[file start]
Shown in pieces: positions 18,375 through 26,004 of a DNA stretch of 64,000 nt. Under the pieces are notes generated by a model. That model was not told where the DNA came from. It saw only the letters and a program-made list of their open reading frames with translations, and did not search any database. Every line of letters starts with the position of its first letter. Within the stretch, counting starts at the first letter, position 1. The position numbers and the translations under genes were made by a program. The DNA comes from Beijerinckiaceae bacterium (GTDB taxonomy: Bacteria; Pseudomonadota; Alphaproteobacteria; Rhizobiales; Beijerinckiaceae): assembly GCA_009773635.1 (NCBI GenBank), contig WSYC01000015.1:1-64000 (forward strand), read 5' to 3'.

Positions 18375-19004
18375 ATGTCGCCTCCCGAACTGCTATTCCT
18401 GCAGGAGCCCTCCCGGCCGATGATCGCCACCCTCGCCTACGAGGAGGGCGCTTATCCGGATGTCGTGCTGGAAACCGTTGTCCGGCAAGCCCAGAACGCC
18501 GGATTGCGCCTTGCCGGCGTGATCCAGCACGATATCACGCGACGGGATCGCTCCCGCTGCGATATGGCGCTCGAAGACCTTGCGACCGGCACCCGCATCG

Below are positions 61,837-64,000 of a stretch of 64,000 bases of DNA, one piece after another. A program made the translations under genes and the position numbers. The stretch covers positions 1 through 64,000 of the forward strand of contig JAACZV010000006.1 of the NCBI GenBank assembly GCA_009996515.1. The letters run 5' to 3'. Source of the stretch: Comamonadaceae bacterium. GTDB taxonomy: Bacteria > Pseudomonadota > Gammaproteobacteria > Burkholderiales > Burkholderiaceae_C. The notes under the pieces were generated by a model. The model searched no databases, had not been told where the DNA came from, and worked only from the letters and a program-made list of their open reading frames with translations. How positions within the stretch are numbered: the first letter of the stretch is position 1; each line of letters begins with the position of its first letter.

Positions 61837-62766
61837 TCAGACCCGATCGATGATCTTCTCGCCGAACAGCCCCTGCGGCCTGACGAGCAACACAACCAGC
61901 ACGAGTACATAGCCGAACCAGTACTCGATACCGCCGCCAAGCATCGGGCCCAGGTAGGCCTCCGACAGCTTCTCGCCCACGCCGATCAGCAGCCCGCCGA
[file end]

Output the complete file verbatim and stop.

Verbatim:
Shown in pieces: positions 18,375 through 26,004 of a DNA stretch of 64,000 nt. Under the pieces are notes generated by a model. That model was not told where the DNA came from. It saw only the letters and a program-made list of their open reading frames with translations, and did not search any database. Every line of letters starts with the position of its first letter. Within the stretch, counting starts at the first letter, position 1. The position numbers and the translations under genes were made by a program. The DNA comes from Beijerinckiaceae bacterium (GTDB taxonomy: Bacteria; Pseudomonadota; Alphaproteobacteria; Rhizobiales; Beijerinckiaceae): assembly GCA_009773635.1 (NCBI GenBank), contig WSYC01000015.1:1-64000 (forward strand), read 5' to 3'.

Positions 18375-19004
18375 ATGTCGCCTCCCGAACTGCTATTCCT
18401 GCAGGAGCCCTCCCGGCCGATGATCGCCACCCTCGCCTACGAGGAGGGCGCTTATCCGGATGTCGTGCTGGAAACCGTTGTCCGGCAAGCCCAGAACGCC
18501 GGATTGCGCCTTGCCGGCGTGATCCAGCACGATATCACGCGACGGGATCGCTCCCGCTGCGATATGGCGCTCGAAGACCTTGCGACCGGCACCCGCATCG

Below are positions 61,837-64,000 of a stretch of 64,000 bases of DNA, one piece after another. A program made the translations under genes and the position numbers. The stretch covers positions 1 through 64,000 of the forward strand of contig JAACZV010000006.1 of the NCBI GenBank assembly GCA_009996515.1. The letters run 5' to 3'. Source of the stretch: Comamonadaceae bacterium. GTDB taxonomy: Bacteria > Pseudomonadota > Gammaproteobacteria > Burkholderiales > Burkholderiaceae_C. The notes under the pieces were generated by a model. The model searched no databases, had not been told where the DNA came from, and worked only from the letters and a program-made list of their open reading frames with translations. How positions within the stretch are numbered: the first letter of the stretch is position 1; each line of letters begins with the position of its first letter.

Positions 61837-62766
61837 TCAGACCCGATCGATGATCTTCTCGCCGAACAGCCCCTGCGGCCTGACGAGCAACACAACCAGC
61901 ACGAGTACATAGCCGAACCAGTACTCGATACCGCCGCCAAGCATCGGGCCCAGGTAGGCCTCCGACAGCTTCTCGCCCACGCCGATCAGCAGCCCGCCGA